Completing an Income and Expenditure Form

You may be told to secure a financial statement or fill in an income and expenditure form when you were rejected to extend your credit, or when trying to arrange for payments.

Your creditors will usually let you complete these forms so they will have an idea on your current financial situation. Moreover, your creditors will also see to it that your essential living costs are being met.

What details do I need to incorporate in my income and expenditure form?

Before you input the information that you need to take into account, you may need to identify which section would list down each money you earn on a monthly basis. This includes:

  1. Earnings from employment or self-employment
  2. Working Tax Credit or Child Tax Credit
  3. Universal Credit
  4. Job Seekers Allowance or JSA
  5. Income Support
  6. Housing Benefit
  7. State pension
  8. Any money you earn on a regular basis

It’s essential that you cover all sorts of income that you’re getting. Completing this information will give a clear implication to your creditor regarding your current situation.

Your priority bills

Your household bills are considered as a priority that has to be considered on your income and expenditure form. This is because any missing payments can yield severe consequences. For instance, if you haven’t paid your mortgage obligation, you’ll face repossession proceedings from your lender.

Your priority bills cover:

  1. Rent, mortgage or secured loan payment
  2. Council Tax or Rates 
  3. Gas
  4. Electric
  5. Water – excluding for Scotland or Northern Ireland citizens, as water is covered in Council Tax or Rates
  6. Other fuel, such as oil, or coal
  7. TV licence
  8. Service Charge or Ground Rent
  9. Hire purchases or logbook loans, usually for a car
  10. County Court Judgments or Decrees 
  11. Magistrates court fines
  12. Child maintenance or support
  13. Arrears on any of the bills mentioned above

Your other spending

These costs are still considered necessary yet not significantly as compared to your priority bills.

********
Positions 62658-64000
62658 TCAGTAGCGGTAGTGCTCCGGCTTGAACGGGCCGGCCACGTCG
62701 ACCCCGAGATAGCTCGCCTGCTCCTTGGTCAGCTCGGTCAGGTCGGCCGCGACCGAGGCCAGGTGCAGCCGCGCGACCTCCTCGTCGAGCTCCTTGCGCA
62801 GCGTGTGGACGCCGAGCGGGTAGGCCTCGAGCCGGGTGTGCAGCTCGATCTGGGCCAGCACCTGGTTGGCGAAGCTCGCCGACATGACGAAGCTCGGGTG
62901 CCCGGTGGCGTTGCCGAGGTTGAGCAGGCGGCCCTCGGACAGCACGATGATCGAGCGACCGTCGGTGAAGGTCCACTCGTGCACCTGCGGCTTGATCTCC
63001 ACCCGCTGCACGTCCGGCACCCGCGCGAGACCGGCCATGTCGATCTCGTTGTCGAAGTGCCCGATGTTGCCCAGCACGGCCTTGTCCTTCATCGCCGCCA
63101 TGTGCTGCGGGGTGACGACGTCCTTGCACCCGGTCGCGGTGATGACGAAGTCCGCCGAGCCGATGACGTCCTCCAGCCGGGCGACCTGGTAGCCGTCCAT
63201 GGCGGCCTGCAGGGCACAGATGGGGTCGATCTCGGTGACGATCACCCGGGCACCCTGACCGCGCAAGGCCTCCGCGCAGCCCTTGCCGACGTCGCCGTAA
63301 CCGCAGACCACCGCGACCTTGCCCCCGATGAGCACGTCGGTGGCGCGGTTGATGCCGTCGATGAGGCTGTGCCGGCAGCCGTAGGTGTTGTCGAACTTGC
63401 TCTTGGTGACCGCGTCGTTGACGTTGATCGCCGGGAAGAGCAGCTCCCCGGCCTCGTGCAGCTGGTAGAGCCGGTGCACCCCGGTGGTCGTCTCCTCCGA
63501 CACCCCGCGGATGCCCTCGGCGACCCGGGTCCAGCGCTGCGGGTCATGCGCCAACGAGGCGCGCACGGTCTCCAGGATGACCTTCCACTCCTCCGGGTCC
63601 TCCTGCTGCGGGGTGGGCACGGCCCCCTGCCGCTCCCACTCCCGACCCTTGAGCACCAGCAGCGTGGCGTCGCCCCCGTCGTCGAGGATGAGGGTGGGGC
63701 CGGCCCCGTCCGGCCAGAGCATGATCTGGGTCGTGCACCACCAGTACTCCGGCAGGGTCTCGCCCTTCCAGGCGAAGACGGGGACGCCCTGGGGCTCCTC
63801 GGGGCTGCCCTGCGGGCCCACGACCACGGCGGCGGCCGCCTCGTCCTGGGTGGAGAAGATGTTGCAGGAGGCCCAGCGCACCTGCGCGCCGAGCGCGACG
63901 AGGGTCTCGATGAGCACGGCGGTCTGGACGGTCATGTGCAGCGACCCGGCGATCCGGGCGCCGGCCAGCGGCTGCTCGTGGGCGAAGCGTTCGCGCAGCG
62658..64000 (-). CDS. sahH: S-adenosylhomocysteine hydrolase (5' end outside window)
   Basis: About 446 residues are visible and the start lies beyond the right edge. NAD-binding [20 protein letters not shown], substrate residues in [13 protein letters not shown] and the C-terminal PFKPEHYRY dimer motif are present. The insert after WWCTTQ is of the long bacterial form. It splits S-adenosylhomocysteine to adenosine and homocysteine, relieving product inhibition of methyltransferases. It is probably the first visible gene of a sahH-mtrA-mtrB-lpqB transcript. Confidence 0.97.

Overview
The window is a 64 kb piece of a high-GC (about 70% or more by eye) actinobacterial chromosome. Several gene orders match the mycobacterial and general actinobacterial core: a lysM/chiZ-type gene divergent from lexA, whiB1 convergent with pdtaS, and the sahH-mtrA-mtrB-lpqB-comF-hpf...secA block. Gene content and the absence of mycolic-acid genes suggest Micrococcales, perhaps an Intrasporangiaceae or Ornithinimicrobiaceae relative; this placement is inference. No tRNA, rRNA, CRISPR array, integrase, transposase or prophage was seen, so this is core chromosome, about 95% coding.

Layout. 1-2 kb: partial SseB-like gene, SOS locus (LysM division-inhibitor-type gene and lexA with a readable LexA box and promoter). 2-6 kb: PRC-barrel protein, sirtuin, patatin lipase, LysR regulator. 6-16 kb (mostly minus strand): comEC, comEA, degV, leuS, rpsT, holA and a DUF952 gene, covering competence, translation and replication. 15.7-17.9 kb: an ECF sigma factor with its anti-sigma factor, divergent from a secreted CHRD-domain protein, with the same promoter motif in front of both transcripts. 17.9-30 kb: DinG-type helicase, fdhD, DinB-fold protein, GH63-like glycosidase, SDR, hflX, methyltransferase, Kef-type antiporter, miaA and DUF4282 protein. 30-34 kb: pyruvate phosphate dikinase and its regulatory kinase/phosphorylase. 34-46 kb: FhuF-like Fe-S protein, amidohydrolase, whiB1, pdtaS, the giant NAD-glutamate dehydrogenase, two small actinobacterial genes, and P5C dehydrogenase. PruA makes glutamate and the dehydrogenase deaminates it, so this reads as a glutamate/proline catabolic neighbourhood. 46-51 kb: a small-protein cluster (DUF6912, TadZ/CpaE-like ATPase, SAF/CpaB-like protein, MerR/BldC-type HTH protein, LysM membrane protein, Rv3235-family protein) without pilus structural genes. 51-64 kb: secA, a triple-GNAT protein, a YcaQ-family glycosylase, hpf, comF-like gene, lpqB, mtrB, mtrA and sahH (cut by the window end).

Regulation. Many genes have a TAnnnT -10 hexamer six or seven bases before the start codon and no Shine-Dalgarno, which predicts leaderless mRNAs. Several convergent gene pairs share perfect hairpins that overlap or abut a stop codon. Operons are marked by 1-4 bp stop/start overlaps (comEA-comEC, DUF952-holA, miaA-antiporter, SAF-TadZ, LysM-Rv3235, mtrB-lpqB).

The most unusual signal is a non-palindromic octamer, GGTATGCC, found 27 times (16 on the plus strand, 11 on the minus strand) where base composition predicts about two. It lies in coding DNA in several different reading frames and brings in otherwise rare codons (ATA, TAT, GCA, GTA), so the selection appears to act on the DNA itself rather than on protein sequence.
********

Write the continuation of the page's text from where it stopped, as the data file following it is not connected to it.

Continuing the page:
For instance, if you withdraw your digital TV subscription you may be urged to pay for breaching the contract. However, the digital TV firm wouldn’t be fitted to require the same outcomes as your mortgage lender, if you deserted your mortgage payments. The money willed to pay will be designated towards non-priority debt. Other spending expenses are:

    1. Car insurance, tax, or breakdown cover
    2. Buildings and contents insurance
    3. Life insurance or pension
    4. Digital television
    5. Repairs and maintenance 
    6. Repairs and maintenance costs
    7. Telephone and internet
    8. Public transport
    9. Medical or accident insurance
    10. Household appliances that you’ve rented
    11. Educational fees
    12. Union or professional fees
    13. Church or charity donations
    14. Union or professional fees

Other living costs

There are essential costs that you are in need daily. Thus, there is a set guideline to ensure that you have an adequate amount set aside to cover these costs. Once you spent too much towards your non-essential costs, your creditors might ask you cut costs these expenses.

Your living costs may include:

  1. Food expenses for the household
  2. Clothing and apparel
  3. Toiletries
  4. Dentists and opticians
  5. Emergencies
  6. Medicines or prescription
  7. Newspapers or magazines
  8. School activities and pocket money
  9. Savings
  10. Petrol and parking costs

Your non-priority debts

Lastly, you will necessitate to note down debts that you owe with the payment you’re proposing to pay towards them. 

The cost you offer your creditors depends on the surplus income is you have left after satisfying the essential living costs.

Below are the examples of non-priority debts:

  1. Cancelled contracts (such as gym memberships, mobiles phones and satellite TV)
  2. Unsecured loans
  3. Credit cards
  4. Overdrafts
  5. Store cards
  6. Payday loans
  7. Catalogue repayments
  8. Door to door loans
  9. Arrears from gas or electric suppliers you’re no longer with
  10. Arrears from rental properties where you no longer reside

These debts can become priority debts once you are on arrears leading to you obtaining a CCJs if you reside in England and Wales, Decrees in Scotland, and Money Judgment if you reside in Northern Ireland. When this happens, you can still arrange affordable terms with your creditors or lenders.

Your Offer Payment

There may be a part of an income and expenditure form requesting you to propose a proposed payment amount on your debts which are based on the figures indicated. You may have to consider scrutinizing the figures and see if it’s realistic for you. Even if you perceive you’re making a small offer, just indicate it in the form. The bottom line is offering the amount based on what you can afford each month. This means the offer has to be realistic and should be based on your available budget.